3D Printing

Semester:
WS 2016
Type:
Pro-Practical
Lecturer:
Credits:
Contact:
peter.collienne@informatik.rwth-aachen.de
Course Dates:
Type
Date
Room
PreMeeting T.b.a. 118

This practical course is offered for Bachelor students. In this practical course, students will implement various stages of the geometry processing pipeline, required to get from a 3D model to a printed object.

For the software components we will build on top of the geometry processing and rendering project OpenFlipper. Inside OpenFiller we will implement all required steps like mesh cleanup and toolpath generation for the 3D-Print manufacturing process. The generated algorithms can then be tested on three Ultimaker 2 printers which are available for the practical.

3D Print Pipeline

The manufacturing process for 3D printing consists of several steps that prepare the model for printing and then translate slices into movements for the printhead.

Model Preparation

Fitting the model into the print space and translating it onto the build plate is the most obvious task before printing. The rotation of the object is an important factor on the print time, material consumption and the surface quality. Meshes with thin geometry that is below the printer resolution need to be automatically fixed to yield a correct printing result.

Slicing

The process of slicing cuts the 3D object into a set of 2D slices. Each slice can then be converted into movements for the print-head, called GCode. An optimal GCode converts the parametric slices into thick walls and leads the print-head in an efficient pattern through the print.

Infill

Printing solid models is often a waste of material and time, thus most printed objects are hollow. However, to maintain a certain structural integrity, objects are not printed completely hollow, but are filled using a pattern. The inserted pattern can range from a simple grid to a hexagon-pattern or even a more complex infill structure.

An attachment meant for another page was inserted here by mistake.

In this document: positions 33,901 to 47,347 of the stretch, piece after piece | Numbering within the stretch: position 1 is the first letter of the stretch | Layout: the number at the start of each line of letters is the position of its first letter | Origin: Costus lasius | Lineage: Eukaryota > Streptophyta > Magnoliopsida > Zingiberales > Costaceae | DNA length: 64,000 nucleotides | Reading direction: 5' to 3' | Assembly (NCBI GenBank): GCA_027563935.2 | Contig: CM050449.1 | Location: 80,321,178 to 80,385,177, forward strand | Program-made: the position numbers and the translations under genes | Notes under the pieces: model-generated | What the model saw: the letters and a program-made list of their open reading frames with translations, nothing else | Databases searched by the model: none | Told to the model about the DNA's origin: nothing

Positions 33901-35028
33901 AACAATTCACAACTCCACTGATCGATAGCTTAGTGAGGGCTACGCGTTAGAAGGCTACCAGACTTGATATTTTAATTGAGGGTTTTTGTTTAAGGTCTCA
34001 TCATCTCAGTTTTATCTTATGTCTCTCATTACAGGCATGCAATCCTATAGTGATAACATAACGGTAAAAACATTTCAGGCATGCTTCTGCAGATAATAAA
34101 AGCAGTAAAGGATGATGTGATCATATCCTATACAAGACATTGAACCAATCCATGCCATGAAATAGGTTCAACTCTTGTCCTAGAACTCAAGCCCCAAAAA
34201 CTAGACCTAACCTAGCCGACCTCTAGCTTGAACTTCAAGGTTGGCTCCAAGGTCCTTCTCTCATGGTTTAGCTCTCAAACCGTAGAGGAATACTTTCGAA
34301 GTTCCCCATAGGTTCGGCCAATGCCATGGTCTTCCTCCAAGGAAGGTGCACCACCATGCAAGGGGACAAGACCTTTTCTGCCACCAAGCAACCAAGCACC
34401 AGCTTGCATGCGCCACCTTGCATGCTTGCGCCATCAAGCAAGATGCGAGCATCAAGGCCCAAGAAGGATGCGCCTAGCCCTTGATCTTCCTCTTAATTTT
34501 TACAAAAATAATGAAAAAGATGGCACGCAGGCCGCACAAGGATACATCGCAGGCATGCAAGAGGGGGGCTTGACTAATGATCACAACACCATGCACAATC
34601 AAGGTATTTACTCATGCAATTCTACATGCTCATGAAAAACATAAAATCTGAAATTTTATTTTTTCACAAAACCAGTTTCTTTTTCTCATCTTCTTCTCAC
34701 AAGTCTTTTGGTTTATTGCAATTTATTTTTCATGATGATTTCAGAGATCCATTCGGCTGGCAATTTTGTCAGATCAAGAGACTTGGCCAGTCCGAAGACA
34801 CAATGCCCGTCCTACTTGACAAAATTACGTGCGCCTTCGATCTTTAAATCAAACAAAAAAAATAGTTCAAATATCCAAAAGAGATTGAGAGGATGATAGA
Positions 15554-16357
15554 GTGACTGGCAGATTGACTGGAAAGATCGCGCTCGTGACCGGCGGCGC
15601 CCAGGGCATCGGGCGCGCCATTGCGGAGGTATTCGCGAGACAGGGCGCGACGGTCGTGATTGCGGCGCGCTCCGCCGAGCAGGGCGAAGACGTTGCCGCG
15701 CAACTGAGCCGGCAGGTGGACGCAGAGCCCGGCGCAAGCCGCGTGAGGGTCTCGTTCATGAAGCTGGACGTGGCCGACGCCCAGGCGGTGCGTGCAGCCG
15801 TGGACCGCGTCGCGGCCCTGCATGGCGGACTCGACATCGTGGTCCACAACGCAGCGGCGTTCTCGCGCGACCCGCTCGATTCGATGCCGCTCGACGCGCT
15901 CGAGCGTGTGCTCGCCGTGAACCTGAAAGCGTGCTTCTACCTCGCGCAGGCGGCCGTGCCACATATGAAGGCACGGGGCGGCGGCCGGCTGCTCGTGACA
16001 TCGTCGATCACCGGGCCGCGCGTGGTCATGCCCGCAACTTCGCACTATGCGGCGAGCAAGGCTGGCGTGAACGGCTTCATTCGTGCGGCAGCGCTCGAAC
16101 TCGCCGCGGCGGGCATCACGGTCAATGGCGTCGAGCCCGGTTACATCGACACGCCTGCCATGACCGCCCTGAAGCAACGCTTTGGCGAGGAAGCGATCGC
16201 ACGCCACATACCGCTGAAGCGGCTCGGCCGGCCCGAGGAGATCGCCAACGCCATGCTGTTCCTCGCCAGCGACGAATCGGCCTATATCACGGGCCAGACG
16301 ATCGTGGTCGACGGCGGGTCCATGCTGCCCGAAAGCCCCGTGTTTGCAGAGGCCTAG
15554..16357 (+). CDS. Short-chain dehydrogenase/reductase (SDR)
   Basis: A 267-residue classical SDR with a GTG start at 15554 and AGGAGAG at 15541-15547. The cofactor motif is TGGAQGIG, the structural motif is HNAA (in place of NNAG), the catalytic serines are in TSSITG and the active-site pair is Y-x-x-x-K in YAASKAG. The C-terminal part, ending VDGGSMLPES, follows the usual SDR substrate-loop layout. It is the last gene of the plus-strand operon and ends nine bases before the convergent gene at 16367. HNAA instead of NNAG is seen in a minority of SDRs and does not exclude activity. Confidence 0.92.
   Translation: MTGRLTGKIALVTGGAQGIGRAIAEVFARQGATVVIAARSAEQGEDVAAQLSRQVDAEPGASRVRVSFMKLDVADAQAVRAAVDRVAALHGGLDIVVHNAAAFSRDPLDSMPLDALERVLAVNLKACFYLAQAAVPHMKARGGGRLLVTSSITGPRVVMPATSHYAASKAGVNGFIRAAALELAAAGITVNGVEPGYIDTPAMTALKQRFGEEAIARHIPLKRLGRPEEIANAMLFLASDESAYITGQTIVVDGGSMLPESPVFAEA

Support Structure

Most 3D-Printer struggle with object parts that are steeper than a certain angle. In these cases, the resulting print has uneven surfaces and lacking quality at these areas. Using a support structure, such that the printer is not printing overhangs into thin air but onto a supporting structure can improve the result. However, support structures also damage the surface they support and leave marks when removed. A good balance between stability and impact on the print quality and time has to be found


Software Engineering

The course will teach the participants how to develop a complex project using software engineering techniques. Based on the 3D-Printing pipeline, tasks will be given out to address each of the previously mentioned steps in the pipeline. Each step starts with implementing a basic version of the algorithm followed by a more in-depth look at each problem. Envisioned algorithms and techniques can be tested on one of the three Ultimaker 2 printers.

Requirements

  • Students have to know C/C++ programming.
  • We strongly recommend the Geometry Processing lecture

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